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At midday on 9th May 1884 there was a disastrous fire at Peterborough Infirmary in Priestgate. The infirmary contained 100 patients who were hauled outside onto the grass to safety, along with as much medical equipment as could be saved. Some of the first newspaper reports suggested that patients were still inside the building when the roof collapsed, but these rumours were unfounded and everybody was accounted for; the patients were driven away in cabs or moved to a building supplied by the Dean and Chapter.  The fire was caused by an overheated flue and caused £5,000 worth of damage. The lack of accessible water to extinguish the fire and deficiencies of the Fire Brigade led to the formation of the Peterborough Volunteer Fire Brigade.





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Liberty Gaol Opened

1844

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A call was made by the Justices of the Peace for Peterborough for plans and specifications to build a new gaol for Peterborough in 1839. The Cambridge Independent Press claimed that the plans of Mr Douthorn of Hanover Street, Hanover Square, London, were chosen and the site for the new Liberty gaol was proposed to be 'at the Upper end of Westgate (known as Gravel Close)', but this was not to be the case. 1 An alternate site was suggested on Thorpe Road, but a complicated legal battle ensued over the cost of proposed new land, with the Dean and Chapter fighting the Magistrates of the Liberty of Peterborough to claim fair remuneration for the land they needed to sell them for the gaol. 2 Although the first stone was laid for the gaol in 1840, the first group of prisoners didn't move in until 1844. The first petty sessions held in the new Liberty gaol were on Saturday 23rd February 1844, but it was unpopular with the judges who complained at having to walk such a distance to the court rooms! 3         1,Cambridge Independent Press, Saturday 14th December 1839, p3, 2, Lincolnshire Chronicle Friday 17th April 1840 p4, 3, Cambridge Independent Press, Saturday 2nd March 1844, p 3,  





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Prosecution of a French Strumpet

1844

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In December 1843 Nathalie Miard was charged with demanding money with menace from the Rev. Herbert Charles Marsh, vicar of Barnack and prebend of Peterborough Cathedral. He had been in a relationship with Nathalie Miard in 1839 in London, and she had become pregnant. Over the next few years he paid her large sums of money, even after the child had died, and she threatened to destroy his reputation if he did not continue to pay her. The extent of their interactions and those of two other French prostitutes, were revealed in scandalous detail in local and national press, revealing every sum of money paid, every hotel they visited, and letters written by her. The news story was in all of the British newspapers and was a national discussion point. Rev Marsh first visited Nathalie Miard in London where she was said to have been an actress. He gave her money to allow her to return to Paris and visited her there shortly afterwards. Their interactions continued over the next few years, meeting together in London and Paris, each time Ms Miard demanding increasingly large sums of money.  In April 1843 she arrived in Stamford, attempting to extract more money from him, with the threat that she would go door to door to expose him to all of his parishioners and then work her way through the local and national clergy until she had informed the Archbishop of Canterbury. She stayed for some time in Barnack, appearing at church services to cause as much disruption as possible, attempting to extort 10,000 francs (£400 at the time) from his brother to start a gambling house. She also talked to his mother, wife of the late Bishop of Peterborough, George Davys, the resident Bishop, and also the Dean. In December of 1843 a prosecution was made against Ms Miard on three different charges of sending a letter demanding money, another similar offence and conspiracy to extort money with another woman. Witnesses gave examples of how Ms Miard had lied about a second pregnancy and about Rev Marsh giving her drugs to induce a miscarriage in an attempt to increase the scandal, and she had previously extorted money from a Spanish man using the same technique she was using on Rev Marsh. Yet despite the evidence, the jury of 12 men found her not guilty, possibly as a result of nine of the jurors being Dissenters. She was freed from jail on the understanding she would not harass Mr Marsh any further and would return to Paris. In 1848 Rev. Marsh married a Belgian woman named Elise Sidonie Pouceau and was shortly after admitted to a mental institute in Belgium, then Paris and eventually England. His brother George Marsh was successfully able to get him declared insane on 12th June 1850.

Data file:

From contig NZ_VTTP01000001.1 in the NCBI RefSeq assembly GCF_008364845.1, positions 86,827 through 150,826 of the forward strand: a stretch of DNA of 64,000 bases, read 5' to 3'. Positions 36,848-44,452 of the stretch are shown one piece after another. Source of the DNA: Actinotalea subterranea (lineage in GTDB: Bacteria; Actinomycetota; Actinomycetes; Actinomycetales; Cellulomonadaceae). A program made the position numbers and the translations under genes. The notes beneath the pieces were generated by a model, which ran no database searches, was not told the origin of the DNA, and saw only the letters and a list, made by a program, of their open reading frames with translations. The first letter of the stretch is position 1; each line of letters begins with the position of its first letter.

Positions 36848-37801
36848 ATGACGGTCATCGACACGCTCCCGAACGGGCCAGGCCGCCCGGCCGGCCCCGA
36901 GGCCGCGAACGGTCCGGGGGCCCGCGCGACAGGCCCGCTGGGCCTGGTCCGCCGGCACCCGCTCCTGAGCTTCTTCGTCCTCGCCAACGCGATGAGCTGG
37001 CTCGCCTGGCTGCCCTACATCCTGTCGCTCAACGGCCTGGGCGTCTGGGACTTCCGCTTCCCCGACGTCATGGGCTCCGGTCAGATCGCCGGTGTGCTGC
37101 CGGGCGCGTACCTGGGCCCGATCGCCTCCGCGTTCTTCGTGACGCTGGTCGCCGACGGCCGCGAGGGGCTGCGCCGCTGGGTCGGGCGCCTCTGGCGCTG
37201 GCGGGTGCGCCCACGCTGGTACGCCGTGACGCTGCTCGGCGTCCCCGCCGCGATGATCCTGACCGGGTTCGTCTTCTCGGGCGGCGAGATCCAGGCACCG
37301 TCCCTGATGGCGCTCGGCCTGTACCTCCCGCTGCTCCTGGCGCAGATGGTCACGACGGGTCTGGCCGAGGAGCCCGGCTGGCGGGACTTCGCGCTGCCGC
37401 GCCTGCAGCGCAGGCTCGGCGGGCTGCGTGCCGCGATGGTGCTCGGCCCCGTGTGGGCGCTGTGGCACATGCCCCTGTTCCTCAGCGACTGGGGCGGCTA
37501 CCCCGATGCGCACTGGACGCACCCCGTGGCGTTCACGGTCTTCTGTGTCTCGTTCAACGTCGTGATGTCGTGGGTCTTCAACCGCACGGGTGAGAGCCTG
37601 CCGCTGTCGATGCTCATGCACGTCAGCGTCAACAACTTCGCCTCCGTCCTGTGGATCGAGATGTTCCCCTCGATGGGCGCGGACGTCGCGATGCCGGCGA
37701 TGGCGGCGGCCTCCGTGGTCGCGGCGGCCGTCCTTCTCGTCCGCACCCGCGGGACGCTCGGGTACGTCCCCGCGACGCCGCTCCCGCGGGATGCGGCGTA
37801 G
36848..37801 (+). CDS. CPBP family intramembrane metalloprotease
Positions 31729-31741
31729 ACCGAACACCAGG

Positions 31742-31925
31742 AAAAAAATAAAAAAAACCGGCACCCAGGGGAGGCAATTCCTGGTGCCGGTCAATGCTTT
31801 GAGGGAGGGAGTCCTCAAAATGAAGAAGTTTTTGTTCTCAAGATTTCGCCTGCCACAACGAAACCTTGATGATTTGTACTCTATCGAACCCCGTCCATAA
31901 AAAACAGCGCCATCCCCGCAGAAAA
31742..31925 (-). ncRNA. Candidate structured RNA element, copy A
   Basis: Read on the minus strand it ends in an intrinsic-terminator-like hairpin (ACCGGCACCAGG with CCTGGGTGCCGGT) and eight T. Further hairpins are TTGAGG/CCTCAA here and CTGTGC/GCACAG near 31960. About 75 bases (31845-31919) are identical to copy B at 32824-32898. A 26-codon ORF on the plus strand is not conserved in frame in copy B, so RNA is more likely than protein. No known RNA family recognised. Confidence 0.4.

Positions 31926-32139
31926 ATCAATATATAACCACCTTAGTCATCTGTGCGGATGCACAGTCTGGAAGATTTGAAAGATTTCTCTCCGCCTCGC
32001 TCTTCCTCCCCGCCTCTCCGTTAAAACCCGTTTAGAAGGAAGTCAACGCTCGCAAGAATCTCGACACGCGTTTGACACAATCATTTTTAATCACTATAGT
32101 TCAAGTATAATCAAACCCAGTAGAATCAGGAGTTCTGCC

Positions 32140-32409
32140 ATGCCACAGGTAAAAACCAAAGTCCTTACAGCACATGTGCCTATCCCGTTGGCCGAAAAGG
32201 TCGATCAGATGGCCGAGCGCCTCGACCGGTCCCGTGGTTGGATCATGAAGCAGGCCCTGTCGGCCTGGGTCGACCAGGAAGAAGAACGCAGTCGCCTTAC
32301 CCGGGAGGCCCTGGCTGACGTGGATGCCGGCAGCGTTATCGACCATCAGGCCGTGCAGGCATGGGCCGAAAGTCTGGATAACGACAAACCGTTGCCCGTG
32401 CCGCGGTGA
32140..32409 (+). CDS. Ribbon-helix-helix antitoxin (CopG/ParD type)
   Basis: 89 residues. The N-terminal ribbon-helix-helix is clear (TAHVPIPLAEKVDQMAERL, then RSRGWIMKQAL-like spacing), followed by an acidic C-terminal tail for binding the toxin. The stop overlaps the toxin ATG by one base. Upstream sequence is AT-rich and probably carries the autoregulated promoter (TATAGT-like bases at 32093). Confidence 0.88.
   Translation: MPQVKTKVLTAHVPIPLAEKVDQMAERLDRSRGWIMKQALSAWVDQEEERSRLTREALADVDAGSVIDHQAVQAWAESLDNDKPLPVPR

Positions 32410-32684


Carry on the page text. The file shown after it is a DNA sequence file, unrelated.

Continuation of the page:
William Lattimer: Anne Boleyn’s Biographer

1560

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Peterborough Cathedral has two well-known connections to Tudor Queens. The tombs of both Katherine of Aragon and Mary Queen of Scots could both be found in the Cathedral. Sadly, Mary Queen of Scots was moved down to Westminster, but Queen Katherine is still resting in peace. Most people think that is where the connections to Tudor royalty end, but that is not so. In 1560 William Lattimer or Latymer, became Dean of Peterborough Cathedral. He had been chaplain to Anne Boleyn during her reign and had smuggled French religious books into the country for her. Later, he became chaplain to Elizabeth I and wrote the Chronickille of Anne Bulleyne (Chronicle of Anne Boleyn) a biography of her life. He wrote the book for Elizabeth I, Anne Boleyn being her mother. Lattimer died in 1583 and was buried in Peterborough Cathedral.